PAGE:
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Serving :

Mecklenburg County

Iredell County

Gaston County

Lincoln County

Catawba County

Including the metro areas of  Charlotte, Gastonia, Lake Norman, Hickory, and Statesville


Scott Bachman Owner/Inspector
North Carolina Licensed Home Inspector #2563
ASHI Certified Professional Inspector #245829
Certified Environmental Consultant  - #PLP10605  


Contact us:

828-428-8505

704-530-7050

or E-Mail:
detectioninspect@bellsouth.net


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Why is Radon the Public Health Risk that it is? 

EPA estimates that about 20,000 lung cancer deaths each year in the U.S. are radon-related.  Exposure to radon is the second leading cause of lung cancer after smoking.  Radon is an odorless, tasteless and invisible gas produced by the decay of naturally occurring uranium in soil and water.  Radon is a form of ionizing radiation and a proven carcinogen.  Lung cancer is the only known effect on human health from exposure to radon in air.  Thus far, there is no evidence that children are at greater risk of lung cancer than are adults.

Radon in air is ubiquitous. Radon is found in outdoor air and in the indoor air of buildings of all kinds.  EPA recommends homes be fixed if the radon level is 4 pCi/L (pico Curies per Liter) or more. Because there is no known safe level of exposure to radon, EPA also recommends that Americans consider fixing their home for radon levels between 2 pCi/L and 4 pCi/L. The average radon concentration in the indoor air of America’s homes is about 1.3 pCi/L. It is upon this level that EPA based its estimate of 20,000 radon-related lung cancers a year upon. It is for this simple reason that EPA recommends that Americans consider fixing their homes when the radon level is between 2 pCi/L and 4 pCi/L. The average concentration of radon in outdoor air is .4 pCi/L or 1/10th of EPA’s 4 pCi/L action level.

For smokers the risk of lung cancer is significant due to the synergistic effects of radon and smoking. For this population about 62 people in 1,000 will die of lung-cancer, compared to 7.3 people in 1,000 for never smokers. Put another way, a person who never smoked (never smoker) who is exposed to 1.3 pCi/L has a 2 in 1,000 chance of lung cancer; while a smoker has a 20 in 1,000 chance of dying from lung cancer. Smokers are at a much higher risk than never smokers, e.g., at 8 pCi/L the risk to smokers is six times the risk to never smokers.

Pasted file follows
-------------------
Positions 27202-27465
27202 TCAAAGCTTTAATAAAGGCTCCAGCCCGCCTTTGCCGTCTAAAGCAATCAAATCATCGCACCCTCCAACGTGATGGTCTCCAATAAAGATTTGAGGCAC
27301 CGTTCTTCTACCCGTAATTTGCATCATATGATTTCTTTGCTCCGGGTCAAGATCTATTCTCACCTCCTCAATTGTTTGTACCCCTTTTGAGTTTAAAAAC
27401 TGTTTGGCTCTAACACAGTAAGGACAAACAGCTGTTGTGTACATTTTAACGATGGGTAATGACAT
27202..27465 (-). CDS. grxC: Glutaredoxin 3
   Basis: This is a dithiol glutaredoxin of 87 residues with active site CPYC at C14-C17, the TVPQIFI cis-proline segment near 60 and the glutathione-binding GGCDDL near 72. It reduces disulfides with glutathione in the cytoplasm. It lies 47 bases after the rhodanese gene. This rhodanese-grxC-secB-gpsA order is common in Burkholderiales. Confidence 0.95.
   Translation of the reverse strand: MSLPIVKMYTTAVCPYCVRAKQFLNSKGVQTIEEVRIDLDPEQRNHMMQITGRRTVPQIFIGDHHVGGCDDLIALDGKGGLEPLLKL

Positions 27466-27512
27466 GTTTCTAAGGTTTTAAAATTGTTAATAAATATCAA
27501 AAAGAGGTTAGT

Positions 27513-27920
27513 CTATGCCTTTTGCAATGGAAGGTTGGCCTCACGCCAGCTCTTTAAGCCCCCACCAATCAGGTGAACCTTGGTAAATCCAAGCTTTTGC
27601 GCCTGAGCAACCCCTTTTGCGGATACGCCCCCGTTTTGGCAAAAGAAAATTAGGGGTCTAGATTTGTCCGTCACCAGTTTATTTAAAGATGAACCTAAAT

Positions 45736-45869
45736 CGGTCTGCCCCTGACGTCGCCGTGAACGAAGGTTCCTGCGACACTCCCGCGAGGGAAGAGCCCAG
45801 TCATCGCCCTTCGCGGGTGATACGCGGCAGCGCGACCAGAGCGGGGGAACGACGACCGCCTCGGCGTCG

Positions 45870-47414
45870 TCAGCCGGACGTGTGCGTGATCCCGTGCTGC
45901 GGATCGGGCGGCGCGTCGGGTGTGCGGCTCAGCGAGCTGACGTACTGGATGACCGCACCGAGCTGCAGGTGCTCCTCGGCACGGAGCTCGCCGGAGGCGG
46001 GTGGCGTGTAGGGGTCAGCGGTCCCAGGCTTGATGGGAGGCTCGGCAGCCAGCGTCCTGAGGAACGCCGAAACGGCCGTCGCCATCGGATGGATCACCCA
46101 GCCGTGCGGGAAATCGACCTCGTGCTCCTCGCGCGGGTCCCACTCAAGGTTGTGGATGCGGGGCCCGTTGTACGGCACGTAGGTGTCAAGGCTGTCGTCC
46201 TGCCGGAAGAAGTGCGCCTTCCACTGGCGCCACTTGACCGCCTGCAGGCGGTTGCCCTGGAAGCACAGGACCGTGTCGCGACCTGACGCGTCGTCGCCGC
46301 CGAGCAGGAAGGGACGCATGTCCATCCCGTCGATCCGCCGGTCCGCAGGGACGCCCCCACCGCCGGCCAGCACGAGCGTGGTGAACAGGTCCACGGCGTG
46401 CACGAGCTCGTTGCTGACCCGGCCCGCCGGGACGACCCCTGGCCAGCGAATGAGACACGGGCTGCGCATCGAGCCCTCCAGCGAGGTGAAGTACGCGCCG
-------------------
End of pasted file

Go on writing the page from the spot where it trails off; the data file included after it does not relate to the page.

In 1988, the Office of the U.S. Surgeon General issued a warning about radon urging Americans to test their homes and to reduce the radon level when necessary (U.S. Surgeon General).

Unfortunately, many Americans presume that because the action level is 4 pCi/L, a radon level of less than 4 pCi/L is ‘safe’. This perception is altogether too common in the residential real estate market. In managing any risk, we should be concerned with the greatest risk. For most Americans, their greatest exposure to radon is in their homes; especially in rooms that are below grade (e.g., basements), rooms that are in contact with the ground and those rooms immediately above them.

If you are buying a home, you should have radon testing performed to determine the radon level in the house. Detection Inspection, Inc. is certified to perform radon testing and can provide a low cost scientific radon test. Request the radon test when you schedule your home inspection.

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